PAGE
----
A long overdue report on flags and culture in Northern Ireland recommended having a new flag or civic emblem for towns and communities.
Professor Dominic Bryan, chairman of the commission behind the report, confirmed that a new flag for Northern Ireland was among the 44 recommendations made.
The long overdue report is due for release on Wednesday afternoon.
Profession Bryan also said that recommendations had been made regarding the display of flags on streetlights, with a code of practice and designated time periods taken into account.
Regarding bonfires, Professor Bryan said the commission recommended changes to the law that would allow bonfires to take place “safely”, but said enforcement was still important.
He also expressed his frustrations over the parade issues. Saying that this was not part of his group’s remit, but since the parade was closely related to NI culture, they had to consider the issue as parades could form a part of various events, but they did not would not see the parade commission with which he had been involved. .
He said that viewing shared spaces as neutral spaces was “wrong” and that groups – especially in the Protestant community – did not believe they were in control of their rights and that all should receive training.
“The model here is not about neutralizing space … none of it is about restricting identity, it’s about creating diversity that gives us common strength.”
He said: “What we have here is, I hope, a model for how all of these events should be organized and how important it is that they are funded.”
He added: “We know there are things that divide us, we have to provide a sufficiently cohesive society to deal with them.”
The Flags, Identity, Culture and Tradition (FICT) Commission, which was established in 2016 and cost around £ 800,000, is due to release its full findings on Wednesday afternoon, but none of the recommendations of the report should not be implemented because no action plan has been agreed.
Established under then-prime ministers Arlene Foster and Martin McGuinness, the commission was tasked with finding consensus on a number of contentious issues, but devolution collapsed before it could deliver its report.
Its findings were finally submitted to the executive last July, but were not made public.
Justice Minister Naomi Long said releasing the report without a plan of action was “outrageous”, while Sinead McLaughlin of the SDLP called it “shameful”.
Professor Bryan told the BBC Stephen Nolan Show that he was very interested in the potential of a new “civic flag” for Northern Ireland, but admitted there was no “global deal. “.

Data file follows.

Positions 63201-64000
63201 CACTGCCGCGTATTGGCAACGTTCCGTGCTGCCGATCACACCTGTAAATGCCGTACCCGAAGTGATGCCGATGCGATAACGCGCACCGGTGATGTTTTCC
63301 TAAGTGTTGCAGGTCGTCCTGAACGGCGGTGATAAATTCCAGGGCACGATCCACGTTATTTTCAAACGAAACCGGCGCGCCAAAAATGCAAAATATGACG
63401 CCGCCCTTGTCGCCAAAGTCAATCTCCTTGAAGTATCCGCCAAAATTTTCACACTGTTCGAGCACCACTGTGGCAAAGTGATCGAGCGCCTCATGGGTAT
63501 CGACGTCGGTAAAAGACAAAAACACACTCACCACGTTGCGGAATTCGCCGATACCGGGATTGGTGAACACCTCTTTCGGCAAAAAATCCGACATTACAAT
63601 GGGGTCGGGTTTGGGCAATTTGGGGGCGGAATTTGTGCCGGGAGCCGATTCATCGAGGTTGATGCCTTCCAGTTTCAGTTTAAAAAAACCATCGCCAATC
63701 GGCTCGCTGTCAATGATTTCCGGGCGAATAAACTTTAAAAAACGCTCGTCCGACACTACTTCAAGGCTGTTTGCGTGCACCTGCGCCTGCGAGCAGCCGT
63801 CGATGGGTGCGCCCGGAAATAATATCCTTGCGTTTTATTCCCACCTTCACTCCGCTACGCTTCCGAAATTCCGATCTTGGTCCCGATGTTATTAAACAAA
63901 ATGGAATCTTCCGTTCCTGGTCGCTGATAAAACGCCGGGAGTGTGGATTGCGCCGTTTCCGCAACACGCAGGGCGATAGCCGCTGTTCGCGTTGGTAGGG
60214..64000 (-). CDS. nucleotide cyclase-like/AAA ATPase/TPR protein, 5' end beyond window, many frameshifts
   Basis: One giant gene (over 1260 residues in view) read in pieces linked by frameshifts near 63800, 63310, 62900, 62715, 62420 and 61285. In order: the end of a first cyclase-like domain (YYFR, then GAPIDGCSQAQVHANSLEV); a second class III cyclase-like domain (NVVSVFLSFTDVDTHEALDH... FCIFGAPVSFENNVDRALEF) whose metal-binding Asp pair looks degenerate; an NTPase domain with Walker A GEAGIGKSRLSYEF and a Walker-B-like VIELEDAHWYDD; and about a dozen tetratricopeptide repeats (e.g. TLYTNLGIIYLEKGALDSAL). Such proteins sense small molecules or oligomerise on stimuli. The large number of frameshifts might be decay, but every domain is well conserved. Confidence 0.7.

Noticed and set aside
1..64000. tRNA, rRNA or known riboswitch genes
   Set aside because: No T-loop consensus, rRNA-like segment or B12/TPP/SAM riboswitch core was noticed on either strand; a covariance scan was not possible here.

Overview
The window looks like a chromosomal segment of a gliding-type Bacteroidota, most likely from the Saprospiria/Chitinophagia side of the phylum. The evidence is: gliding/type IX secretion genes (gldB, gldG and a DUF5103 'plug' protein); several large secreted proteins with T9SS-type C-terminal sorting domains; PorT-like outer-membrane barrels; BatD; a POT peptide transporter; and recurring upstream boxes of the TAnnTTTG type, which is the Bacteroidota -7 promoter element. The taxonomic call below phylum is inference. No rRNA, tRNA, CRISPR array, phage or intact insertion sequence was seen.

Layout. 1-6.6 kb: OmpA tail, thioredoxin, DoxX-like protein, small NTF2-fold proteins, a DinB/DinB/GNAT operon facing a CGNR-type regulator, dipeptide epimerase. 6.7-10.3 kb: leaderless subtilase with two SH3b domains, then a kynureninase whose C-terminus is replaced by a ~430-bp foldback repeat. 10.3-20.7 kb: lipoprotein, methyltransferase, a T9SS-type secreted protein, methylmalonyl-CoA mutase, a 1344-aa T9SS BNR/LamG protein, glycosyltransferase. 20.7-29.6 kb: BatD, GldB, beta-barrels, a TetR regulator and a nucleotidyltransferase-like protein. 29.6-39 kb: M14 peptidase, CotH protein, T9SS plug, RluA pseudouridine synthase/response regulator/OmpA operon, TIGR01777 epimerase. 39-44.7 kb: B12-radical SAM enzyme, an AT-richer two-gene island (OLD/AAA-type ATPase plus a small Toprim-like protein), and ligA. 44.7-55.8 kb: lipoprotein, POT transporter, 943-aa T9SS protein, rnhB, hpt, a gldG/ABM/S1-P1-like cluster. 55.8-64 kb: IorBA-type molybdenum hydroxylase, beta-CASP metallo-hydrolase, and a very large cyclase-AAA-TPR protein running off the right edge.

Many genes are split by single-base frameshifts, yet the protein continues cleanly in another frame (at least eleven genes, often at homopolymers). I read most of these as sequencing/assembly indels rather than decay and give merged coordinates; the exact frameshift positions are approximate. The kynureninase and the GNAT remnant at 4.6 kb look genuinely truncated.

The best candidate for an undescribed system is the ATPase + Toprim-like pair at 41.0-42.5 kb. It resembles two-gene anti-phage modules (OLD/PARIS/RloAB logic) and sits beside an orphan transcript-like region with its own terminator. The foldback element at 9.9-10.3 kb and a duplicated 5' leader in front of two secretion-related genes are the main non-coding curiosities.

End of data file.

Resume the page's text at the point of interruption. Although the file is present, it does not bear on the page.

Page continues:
“It’s an option that is particularly close to my heart. I always thought our peace process needed us to find symbols that represent us in a contemporary way and represent Northern Ireland in a contemporary way, represent the things that we have been through, ”he said. -he declares.
“Some of our older symbols prevent us from doing this because they are emotionally charged.
“Although people wouldn’t immediately accept it, having a civic symbol or civic flag, whether it be the local councils that have it or Northern Ireland that has it.
“A civic flag is something that represents all of us in Northern Ireland, or a council flag so you can have a flag or symbol that represents Belfast or Derry / Londonderry.”
Professor Bryan said the report covered everything from education to language and media.
Regarding the flags hanging from the lampposts, he said the suggested recommendations did not get the agreement of those involved without “consensus”.
He added that they have come up with a code of practice with ideas on defined time periods that flags can be displayed.
“The argument was whether you have a designated period of time where you legally allow the flags to be put up and they have to go down during that period,” he said.
“There were also discussions about what kind of flags were being raised and how you handle that, so very clearly the issue of paramilitary flags. There was a consensus … paramilitary flags should not be flown on the lampposts.
Regarding bonfires, recommendations were made regarding changes to the legislation that would allow fires to be held legally.
“We recommended that changes be made to the legislation that allow bonfires to take place in a safe manner as a positive construction of people’s identity,” he said.
“We recommended law enforcement, but it’s important that we get the legislation. We don’t want to push the people who are having a reasonable commemoration or celebration into a position where they are breaking the law, when on the whole they are doing something that is very reasonable.
The commission was due to report within 18 months, although this was delayed by the collapse of institutions and again by the pandemic.